How to do the Cockney accent

A londoni (East End-i) Cockney English-ről ódákat zengenek, a híressé vált akcentust most itt is megismerhetitek.

Hello I’m Gareth Jameson I’m an actor and a voice coach from and here’s some tips for working on your voice. Now the key to any accent is to isolate the specific sounds that occur in that accent now when we’re talking about a cockney accent we’re actually going to talk about an accent that’s more general to the southeast of England and east London then term cockney refers very specifically to be in a very particular part in London but this is more general.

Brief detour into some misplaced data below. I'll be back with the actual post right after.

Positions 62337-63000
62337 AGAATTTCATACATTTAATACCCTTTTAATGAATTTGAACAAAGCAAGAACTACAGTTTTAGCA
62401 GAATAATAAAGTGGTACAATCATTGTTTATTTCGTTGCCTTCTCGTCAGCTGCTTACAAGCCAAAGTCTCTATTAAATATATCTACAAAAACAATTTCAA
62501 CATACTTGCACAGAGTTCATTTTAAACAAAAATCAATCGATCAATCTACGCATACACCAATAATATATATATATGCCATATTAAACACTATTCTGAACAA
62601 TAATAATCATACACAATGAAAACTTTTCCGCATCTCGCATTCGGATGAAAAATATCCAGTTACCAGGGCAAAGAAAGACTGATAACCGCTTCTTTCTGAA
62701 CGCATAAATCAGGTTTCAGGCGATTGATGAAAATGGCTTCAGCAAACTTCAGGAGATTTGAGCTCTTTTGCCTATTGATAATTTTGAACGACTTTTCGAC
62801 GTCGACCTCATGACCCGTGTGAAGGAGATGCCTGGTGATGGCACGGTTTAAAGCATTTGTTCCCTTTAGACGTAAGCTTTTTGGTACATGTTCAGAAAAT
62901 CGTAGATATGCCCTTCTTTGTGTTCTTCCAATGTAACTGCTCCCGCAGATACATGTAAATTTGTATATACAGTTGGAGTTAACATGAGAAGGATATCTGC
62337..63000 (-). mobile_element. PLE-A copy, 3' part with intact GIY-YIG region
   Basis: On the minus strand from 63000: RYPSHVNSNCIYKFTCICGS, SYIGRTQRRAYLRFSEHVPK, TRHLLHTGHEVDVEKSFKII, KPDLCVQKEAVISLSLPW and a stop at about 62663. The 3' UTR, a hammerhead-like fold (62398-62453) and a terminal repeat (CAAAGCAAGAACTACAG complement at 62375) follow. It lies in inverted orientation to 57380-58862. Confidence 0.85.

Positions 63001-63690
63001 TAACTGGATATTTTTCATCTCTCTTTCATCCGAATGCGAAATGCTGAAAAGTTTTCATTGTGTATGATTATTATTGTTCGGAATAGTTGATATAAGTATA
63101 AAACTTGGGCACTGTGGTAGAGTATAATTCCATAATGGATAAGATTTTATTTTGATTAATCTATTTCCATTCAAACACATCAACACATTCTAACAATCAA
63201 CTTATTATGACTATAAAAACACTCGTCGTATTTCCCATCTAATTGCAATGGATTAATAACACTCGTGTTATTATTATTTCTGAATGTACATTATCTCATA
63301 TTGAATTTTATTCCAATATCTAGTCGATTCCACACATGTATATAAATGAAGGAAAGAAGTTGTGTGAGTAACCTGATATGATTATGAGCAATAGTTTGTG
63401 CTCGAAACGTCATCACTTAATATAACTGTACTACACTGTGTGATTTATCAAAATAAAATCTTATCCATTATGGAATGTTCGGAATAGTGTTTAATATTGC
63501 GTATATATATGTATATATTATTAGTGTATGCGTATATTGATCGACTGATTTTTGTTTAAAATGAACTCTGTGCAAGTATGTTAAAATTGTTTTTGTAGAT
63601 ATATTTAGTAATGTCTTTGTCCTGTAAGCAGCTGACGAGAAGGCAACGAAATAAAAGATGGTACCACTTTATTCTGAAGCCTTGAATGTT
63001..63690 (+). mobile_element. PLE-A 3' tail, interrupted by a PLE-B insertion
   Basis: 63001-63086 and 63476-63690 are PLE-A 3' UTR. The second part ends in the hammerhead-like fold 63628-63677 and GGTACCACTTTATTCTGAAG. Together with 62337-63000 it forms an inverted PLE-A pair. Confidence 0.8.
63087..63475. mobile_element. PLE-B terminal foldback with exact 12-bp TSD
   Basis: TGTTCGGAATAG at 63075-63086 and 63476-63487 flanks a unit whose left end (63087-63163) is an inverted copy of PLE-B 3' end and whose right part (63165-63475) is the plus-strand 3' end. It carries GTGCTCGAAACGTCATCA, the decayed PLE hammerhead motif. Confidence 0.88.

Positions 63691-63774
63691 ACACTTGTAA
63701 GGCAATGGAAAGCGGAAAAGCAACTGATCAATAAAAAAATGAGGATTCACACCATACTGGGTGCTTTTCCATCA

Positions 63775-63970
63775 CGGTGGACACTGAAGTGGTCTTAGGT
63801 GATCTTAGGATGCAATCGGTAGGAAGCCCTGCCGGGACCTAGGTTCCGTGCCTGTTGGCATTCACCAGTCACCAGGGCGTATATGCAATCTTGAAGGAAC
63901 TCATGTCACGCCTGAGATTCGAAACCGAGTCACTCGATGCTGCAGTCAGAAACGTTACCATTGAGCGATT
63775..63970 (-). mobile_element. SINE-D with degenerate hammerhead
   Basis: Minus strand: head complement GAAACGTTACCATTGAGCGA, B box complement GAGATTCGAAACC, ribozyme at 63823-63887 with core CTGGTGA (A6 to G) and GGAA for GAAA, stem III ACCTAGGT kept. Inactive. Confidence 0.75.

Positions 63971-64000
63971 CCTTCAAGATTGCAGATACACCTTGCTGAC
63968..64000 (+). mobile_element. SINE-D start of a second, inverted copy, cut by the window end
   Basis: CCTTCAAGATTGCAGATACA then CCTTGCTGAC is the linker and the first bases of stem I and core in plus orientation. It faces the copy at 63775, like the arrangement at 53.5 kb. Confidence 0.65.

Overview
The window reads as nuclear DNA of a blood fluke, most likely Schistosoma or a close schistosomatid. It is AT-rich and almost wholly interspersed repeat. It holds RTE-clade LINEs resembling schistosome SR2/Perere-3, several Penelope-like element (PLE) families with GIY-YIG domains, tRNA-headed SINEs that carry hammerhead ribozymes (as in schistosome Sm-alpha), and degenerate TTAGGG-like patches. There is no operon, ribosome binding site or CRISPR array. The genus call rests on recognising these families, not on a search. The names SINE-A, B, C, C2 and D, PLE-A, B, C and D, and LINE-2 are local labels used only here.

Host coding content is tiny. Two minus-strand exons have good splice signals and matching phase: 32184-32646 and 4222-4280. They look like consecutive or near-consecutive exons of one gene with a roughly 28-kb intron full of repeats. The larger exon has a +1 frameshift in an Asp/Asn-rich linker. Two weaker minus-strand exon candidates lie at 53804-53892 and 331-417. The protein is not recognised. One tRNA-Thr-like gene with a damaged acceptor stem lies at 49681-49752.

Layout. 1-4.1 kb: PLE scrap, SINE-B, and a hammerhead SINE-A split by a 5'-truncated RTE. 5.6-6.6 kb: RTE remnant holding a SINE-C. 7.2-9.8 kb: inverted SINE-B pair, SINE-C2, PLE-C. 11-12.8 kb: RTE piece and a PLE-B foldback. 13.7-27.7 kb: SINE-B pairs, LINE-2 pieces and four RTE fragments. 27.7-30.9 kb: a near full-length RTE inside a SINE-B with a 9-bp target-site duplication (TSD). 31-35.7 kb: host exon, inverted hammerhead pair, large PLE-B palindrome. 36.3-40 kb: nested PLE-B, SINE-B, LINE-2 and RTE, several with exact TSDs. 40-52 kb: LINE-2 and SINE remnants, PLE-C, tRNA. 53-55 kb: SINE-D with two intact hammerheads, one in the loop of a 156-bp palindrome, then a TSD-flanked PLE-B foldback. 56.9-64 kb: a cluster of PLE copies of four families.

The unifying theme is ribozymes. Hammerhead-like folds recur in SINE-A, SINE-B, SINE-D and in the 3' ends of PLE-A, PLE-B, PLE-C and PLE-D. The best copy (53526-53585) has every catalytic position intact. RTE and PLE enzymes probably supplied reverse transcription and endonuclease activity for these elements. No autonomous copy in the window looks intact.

Now the first sound we’ll look at is the sound you get with the letters “th” for together. Normally you pronounce “thh” with the tongue sticking out. But for the cockney accent we’ll do it slightly differently. Listen to this sentence: “this maths thing is a lot of bother”. “This maths thing is a lot of bother”. Notice the “th” at the beginning of the of the word “this” has changed to a “d”. “Dis maths thing” and then in the word “maths” and “thing” it’s become “thhh”. “Dis maths thing”. And finally in the word “bother” it’s become like a “v” sound: “bover”; “dis maths thing is a lot bover”. Notice also at the end of that phrase we’ve got the word “bother”. Now normally we end that with a very small mouth “bother” but now we’re going to make much bigger “bover” much wider with the same with “mother” “bu’er” “bu’er” “butter” is a good word to show you another feature of the cockney accent. Something called the “glottalstop” now we need a “t” sound especially at the ends of words or in the middle between two vowels and we’re going to replace it with something called a “glottalstop”. This is the same sound you get in the word “uh-oh”. So if you want to learn how to do your glottalstop give me a few “uh-oh” and get that sound in the middle “uh-oh”. That is where you put in “bu’er” “bu’er” “be’er” “le’er”. Try this little sentence “that is wha’a lo’a bother”, “wha’a lo’a bother”. “Wha’a” “lo’a”. Notice that it’s very wide. “Mother” “bother”. Very good. Now another vowel that we’re going to work on is the “i” vowel. Now when I say “like” or “fine” i’ve got a wide mouth but we’re going to go much deeper now: “like”. It’s almost like the “oi” in “oil” “like” “like”. So we get “i like nice tights”, that’s “i like nice tights” becomes “i like nice tigh’s”. Notice again that glottalstop at the end of tights. Finally the “hour” sound if you’ve ever seen my fair lady this is the typical allies to do sound we say “how” “now” “brown” “cow” but the cockney accent is “ah” “ah” “nah” “bran” “cah”. To get this really right you need to drop off those “h” sounds from the beginning as well so you don’t say “hah” you say “ah” “nah” “bran” “cah” you’ll be fitting into these in no time.

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